This is fine. You don't need to do anything else. There is no need to hash it or obfuscate it in RAM.
You should be careful to hash the password appropriately on the server side before storing it in persistent memory (e.g., in a database), and you should take care to use proper methods for password hashing. See, e.g., How to securely hash passwords?, Which password hashing method should I use?, Most secure password hash algorithm(s)?, Do any security experts recommend bcrypt for password storage?.
If you want to provide additional security for your users, here are some steps you could take:
Use site-wide SSL/TLS. Any attempt to visit your site through HTTP should immediately redirect to HTTPS.
Enable HSTS on your site. This tells browsers to only connect to you via HTTPS. Paypal uses it. It is supported in recent versions of Firefox and Chrome.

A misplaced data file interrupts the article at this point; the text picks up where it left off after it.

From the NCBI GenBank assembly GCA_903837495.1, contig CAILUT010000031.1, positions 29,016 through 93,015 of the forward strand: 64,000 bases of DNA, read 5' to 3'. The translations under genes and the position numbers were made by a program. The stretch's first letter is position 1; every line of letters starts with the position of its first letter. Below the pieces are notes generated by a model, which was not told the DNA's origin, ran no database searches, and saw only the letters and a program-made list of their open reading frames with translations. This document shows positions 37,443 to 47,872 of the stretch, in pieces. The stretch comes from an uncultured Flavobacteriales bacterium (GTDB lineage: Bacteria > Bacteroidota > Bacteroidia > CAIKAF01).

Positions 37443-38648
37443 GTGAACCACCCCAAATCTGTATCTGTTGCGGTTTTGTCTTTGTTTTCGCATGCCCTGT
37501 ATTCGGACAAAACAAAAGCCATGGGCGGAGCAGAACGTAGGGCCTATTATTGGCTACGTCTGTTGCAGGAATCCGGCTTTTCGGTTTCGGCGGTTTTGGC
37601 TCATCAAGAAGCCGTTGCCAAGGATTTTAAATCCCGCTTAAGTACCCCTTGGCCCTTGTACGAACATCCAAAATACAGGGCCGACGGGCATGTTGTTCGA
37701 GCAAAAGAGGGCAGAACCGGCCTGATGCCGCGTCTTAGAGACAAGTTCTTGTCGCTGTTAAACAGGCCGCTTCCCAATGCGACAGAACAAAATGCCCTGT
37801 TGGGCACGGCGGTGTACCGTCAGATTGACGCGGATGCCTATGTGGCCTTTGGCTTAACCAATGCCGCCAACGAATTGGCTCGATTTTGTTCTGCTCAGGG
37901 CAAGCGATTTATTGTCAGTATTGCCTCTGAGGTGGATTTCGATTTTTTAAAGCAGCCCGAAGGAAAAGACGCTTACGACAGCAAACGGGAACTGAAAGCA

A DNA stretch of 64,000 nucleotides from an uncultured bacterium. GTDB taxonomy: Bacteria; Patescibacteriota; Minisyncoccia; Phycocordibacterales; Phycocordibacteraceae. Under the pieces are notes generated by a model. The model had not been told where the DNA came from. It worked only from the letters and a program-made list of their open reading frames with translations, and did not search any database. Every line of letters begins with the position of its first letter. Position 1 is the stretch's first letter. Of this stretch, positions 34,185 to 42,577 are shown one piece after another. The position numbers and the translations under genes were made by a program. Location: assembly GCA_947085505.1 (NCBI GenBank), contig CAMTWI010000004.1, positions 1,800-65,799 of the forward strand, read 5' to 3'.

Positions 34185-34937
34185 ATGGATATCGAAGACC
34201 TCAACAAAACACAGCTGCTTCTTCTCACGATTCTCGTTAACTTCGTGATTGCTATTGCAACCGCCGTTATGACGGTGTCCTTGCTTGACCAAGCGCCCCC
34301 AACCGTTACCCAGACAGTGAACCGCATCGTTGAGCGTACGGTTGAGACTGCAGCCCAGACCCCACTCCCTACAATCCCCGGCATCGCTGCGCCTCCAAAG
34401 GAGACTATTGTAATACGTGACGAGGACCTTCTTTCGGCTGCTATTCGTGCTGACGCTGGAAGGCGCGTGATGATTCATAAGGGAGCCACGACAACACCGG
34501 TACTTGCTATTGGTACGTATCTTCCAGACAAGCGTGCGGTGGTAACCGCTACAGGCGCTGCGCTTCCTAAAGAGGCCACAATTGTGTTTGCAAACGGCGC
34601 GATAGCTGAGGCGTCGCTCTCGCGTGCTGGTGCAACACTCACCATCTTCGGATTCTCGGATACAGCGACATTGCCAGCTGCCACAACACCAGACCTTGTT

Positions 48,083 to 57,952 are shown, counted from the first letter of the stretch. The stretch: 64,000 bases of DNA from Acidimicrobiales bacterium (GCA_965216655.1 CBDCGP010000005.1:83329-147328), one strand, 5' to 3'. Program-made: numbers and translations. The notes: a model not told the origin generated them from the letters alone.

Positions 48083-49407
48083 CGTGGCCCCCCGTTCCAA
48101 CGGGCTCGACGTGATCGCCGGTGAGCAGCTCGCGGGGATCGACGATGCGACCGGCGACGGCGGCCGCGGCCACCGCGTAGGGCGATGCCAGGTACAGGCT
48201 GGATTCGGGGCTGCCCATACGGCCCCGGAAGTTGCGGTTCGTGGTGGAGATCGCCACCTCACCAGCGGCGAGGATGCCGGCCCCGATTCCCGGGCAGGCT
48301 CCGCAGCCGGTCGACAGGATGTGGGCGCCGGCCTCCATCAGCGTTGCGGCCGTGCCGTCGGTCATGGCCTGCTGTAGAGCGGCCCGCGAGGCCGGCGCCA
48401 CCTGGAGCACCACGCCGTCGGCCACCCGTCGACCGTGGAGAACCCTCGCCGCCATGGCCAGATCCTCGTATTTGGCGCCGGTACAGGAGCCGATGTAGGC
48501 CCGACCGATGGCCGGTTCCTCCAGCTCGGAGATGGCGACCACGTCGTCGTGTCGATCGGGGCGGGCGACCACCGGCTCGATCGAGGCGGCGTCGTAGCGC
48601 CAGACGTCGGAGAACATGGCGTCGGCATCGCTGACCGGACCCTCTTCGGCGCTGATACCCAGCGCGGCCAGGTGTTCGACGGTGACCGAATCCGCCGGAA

Buy an EV cert. This gives users an extra cue (the green glow) that may help some alert users notice when they are under attack. However, it is not clear whether this will be effective in practice, for typical users, so there is some debate about whether EV certs add any value at all.
I'm not saying you need to do these things (though site-wide SSL/TLS makes a big difference). But these are some options that can help strengthen security against some common attack vectors.